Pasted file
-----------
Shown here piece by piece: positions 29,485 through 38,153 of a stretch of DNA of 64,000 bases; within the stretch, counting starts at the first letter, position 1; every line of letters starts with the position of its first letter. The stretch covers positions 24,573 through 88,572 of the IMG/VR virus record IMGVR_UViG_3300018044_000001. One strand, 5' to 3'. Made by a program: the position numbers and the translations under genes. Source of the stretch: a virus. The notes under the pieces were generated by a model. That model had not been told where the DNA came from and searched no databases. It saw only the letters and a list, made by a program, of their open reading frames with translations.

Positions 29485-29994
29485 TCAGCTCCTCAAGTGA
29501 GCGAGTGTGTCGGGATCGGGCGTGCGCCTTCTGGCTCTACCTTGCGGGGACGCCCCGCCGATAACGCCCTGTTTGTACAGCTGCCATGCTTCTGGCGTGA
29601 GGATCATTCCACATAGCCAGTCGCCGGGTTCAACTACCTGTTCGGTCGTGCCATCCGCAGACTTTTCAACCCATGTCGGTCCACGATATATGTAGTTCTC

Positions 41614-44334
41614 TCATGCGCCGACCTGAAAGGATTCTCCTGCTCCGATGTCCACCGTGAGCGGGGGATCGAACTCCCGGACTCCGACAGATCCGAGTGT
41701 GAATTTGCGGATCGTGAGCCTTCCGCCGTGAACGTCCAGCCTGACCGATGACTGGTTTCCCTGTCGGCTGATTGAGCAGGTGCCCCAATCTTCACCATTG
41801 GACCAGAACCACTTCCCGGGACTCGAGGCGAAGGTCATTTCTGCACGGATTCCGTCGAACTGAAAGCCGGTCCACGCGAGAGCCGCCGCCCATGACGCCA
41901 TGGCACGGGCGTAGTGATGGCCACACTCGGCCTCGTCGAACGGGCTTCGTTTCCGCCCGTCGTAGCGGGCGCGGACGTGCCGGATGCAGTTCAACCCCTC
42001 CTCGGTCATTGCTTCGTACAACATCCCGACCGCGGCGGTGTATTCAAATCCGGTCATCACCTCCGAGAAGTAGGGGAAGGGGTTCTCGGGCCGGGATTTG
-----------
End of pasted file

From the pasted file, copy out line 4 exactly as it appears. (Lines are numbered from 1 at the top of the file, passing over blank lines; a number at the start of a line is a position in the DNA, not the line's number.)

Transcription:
29501 GCGAGTGTGTCGGGATCGGGCGTGCGCCTTCTGGCTCTACCTTGCGGGGACGCCCCGCCGATAACGCCCTGTTTGTACAGCTGCCATGCTTCTGGCGTGA